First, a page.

• Another comment has this: Other posters gave some examples for situations in which you'd use daemon threads. My recommendation, however, is never to use them. Is his suggestion or your suggestion more correct for Python 3?
    – Jun
    Commented Apr 8, 2021 at 7:24

Other posters gave some examples for situations in which you'd use daemon threads. My recommendation, however, is never to use them.

It's not because they're not useful, but because there are some bad side effects you can experience if you use them. Daemon threads can still execute after the Python runtime starts tearing down things in the main thread, causing some pretty bizarre exceptions.

More info here:



Strictly speaking you never need them, it just makes implementation easier in some cases.

  • Still this issue with python 3 ? There is no clear information regarding these "bizarre exceptions" in the documentation.
    – kheraud
    Commented Jul 19, 2011 at 15:53
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    From Joe's blog post: "Update June 2015: This is Python bug 1856. It was fixed in Python 3.2.1 and 3.3, but the fix was never backported to 2.x. (An attempt to backport to the 2.7 branch caused another bug and it was abandoned.) Daemon threads may be ok in Python >= 3.2.1, but definitely aren’t in earlier versions."
    – clacke
    Commented Apr 11, 2016 at 12:19
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    I'd like to share here my experience: I had a function spawned as Thread multiple times. Inside of it, I had an instance of Python logging and I expected that, after finishing the Thread, all objects (File Descriptors for each Thread/Function), would be destroyed. At the end of my program, I saw many outputs like IOError: [Errno 24] Too many open files:. With lsof -p pid_of_program, I discovered that the FDs were open, even tough the Thread/Functions have finished their jobs. Workaround? Removing the log handler at the end of the function. So daemonic Threads, are untrustworthy...
    – ivanleoncz
    Commented Sep 3, 2019 at 14:42
  • That's odd. If I don't use daemon=True and if I interrupt the process which spawned the Threads, I see that the Threads are still running. The same doesn't happens when this flag is set, the main program and the Threads are all terminated. How would you explain this? If I need to interrupt a program, I want all Threads to terminate as well. Do you know a better approach than this? Thanks. Here's the doc, for further reference: docs.python.org/3/library/threading.html#thread-objects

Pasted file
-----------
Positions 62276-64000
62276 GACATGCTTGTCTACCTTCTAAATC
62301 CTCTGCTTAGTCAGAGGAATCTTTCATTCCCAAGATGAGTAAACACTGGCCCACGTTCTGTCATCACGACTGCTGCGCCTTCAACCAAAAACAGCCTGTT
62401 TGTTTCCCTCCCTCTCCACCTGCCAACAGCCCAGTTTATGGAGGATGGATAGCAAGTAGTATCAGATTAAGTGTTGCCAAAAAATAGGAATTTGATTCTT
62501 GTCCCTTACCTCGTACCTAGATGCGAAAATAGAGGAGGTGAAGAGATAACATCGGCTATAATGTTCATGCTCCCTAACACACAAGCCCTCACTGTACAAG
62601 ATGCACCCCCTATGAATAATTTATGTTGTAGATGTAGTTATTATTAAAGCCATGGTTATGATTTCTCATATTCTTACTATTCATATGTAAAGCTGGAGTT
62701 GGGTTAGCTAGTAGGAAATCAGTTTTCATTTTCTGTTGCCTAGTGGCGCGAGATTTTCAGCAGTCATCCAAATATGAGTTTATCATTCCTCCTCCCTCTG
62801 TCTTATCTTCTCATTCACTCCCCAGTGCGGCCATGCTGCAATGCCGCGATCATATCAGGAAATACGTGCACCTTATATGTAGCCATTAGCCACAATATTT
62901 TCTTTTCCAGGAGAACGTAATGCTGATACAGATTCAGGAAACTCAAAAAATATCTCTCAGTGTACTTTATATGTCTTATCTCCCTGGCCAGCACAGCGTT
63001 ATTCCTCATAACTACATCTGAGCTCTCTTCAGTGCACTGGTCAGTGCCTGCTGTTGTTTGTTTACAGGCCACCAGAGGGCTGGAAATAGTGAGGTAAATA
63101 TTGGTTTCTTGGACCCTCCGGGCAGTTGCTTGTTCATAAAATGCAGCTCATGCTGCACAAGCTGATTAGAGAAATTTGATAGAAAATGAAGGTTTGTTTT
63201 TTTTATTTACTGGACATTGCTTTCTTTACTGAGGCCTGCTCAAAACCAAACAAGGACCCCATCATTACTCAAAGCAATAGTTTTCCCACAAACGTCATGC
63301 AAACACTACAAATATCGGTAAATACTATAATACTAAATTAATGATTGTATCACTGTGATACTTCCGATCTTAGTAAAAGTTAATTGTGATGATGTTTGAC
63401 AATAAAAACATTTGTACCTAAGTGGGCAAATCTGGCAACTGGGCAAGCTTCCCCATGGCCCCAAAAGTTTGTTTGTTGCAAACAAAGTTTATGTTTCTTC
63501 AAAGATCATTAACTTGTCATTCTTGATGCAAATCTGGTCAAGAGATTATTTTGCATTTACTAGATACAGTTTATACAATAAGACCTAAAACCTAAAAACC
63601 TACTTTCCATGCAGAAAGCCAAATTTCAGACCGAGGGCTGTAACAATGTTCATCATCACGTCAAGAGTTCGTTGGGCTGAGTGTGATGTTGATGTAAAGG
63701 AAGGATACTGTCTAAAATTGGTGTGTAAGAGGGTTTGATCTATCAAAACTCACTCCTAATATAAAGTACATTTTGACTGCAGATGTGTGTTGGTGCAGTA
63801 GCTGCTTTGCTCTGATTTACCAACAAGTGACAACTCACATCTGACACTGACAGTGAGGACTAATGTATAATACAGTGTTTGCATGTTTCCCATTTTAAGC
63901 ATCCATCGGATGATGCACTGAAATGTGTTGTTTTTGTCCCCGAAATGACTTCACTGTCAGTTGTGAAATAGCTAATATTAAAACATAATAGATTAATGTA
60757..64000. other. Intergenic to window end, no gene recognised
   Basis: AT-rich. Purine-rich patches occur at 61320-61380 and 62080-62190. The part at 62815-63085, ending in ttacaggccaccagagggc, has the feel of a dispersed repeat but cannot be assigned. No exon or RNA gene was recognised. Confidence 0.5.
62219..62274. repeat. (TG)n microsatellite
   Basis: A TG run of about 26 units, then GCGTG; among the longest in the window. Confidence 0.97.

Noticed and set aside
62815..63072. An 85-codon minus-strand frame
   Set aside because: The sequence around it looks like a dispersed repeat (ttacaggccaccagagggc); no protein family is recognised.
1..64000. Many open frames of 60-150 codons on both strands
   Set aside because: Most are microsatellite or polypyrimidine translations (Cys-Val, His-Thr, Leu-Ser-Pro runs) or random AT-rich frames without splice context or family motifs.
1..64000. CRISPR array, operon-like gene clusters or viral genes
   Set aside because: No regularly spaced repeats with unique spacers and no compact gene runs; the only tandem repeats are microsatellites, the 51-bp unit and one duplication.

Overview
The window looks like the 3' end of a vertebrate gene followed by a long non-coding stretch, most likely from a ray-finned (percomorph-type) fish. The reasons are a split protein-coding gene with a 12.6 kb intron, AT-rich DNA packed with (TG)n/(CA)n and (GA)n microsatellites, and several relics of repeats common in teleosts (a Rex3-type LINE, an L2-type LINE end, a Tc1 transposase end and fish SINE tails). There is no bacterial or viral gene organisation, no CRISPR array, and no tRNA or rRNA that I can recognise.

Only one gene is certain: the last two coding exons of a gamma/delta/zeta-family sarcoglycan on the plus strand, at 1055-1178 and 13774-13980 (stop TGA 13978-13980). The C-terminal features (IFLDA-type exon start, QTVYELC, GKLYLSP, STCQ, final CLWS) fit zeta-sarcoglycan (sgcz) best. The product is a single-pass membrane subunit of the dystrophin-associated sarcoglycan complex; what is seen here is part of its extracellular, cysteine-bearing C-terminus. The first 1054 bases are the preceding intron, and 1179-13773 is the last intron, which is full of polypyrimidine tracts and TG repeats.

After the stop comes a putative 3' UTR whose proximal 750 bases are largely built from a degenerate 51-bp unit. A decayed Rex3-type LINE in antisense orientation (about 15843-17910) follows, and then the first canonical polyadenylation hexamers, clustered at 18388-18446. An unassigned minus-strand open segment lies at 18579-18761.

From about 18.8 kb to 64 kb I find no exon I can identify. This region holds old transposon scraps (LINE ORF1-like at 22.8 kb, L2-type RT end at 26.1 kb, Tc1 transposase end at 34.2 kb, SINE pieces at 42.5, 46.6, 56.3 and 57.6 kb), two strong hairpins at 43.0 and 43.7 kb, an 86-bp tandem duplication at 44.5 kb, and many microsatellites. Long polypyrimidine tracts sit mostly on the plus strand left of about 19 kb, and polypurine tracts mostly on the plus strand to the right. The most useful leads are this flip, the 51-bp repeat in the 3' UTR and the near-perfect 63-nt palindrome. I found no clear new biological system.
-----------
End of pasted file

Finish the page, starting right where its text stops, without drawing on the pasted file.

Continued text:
– ivanleoncz
    Commented Jul 31, 2020 at 2:46
  • @JoeShaw another comment has this: A bit of advice: Clean shutdown is easy to get wrong when threads and synchronization are involved - if you can avoid it, do so. Use daemon threads whenever possible. stackoverflow.com/a/190131/5042169 lol whose suggestion is more correct?
    – Jun
    Commented Apr 8, 2021 at 7:23

Quoting Chris: "... when your program quits, any daemon threads are killed automatically.". I think that sums it up. You should be careful when you use them as they abruptly terminate when main program executes to completion.


Chris already explained what daemon threads are, so let's talk about practical usage. Many thread pool implementations use daemon threads for task workers. Workers are threads which execute tasks from task queue.

Worker needs to keep waiting for tasks in task queue indefinitely as they don't know when new task will appear. Thread which assigns tasks (say main thread) only knows when tasks are over. Main thread waits on task queue to get empty and then exits. If workers are user threads i.e. non-daemon, program won't terminate. It will keep waiting for these indefinitely running workers, even though workers aren't doing anything useful. Mark workers daemon threads, and main thread will take care of killing them as soon as it's done handling tasks.

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    Be careful with that! If a program submits an important task (e.g., update some file "in the background") to a daemon task queue, then there's a risk that the program could terminate before performing the task, or worse, in the middle of updating that file. Commented Jun 29, 2017 at 17:47

When your second thread is non-Daemon, your application's primary main thread cannot quit because its exit criteria is being tied to the exit also of non-Daemon thread(s). Threads cannot be forcibly killed in python, therefore your app will have to really wait for the non-Daemon thread(s) to exit. If this behavior is not what you want, then set your second thread as daemon so that it won't hold back your application from exiting.


Create a Daemon thread when:

  • You want a low-priority thread
  • Your Thread does background-specific tasks, and more importantly,
  • When you want this thread to die as soon as all user threads accomplish their tasks.

Some Examples of Daemon Thread Services: Garbage collection in Java, Word count checker in MS Word, Auto-saver in medium, File downloads counter in a parallel file downloads application, etc.

  • How is that "low priority" handled? What if I want it to be as fast as any other?
    – france1
    Commented Nov 9, 2022 at 15:33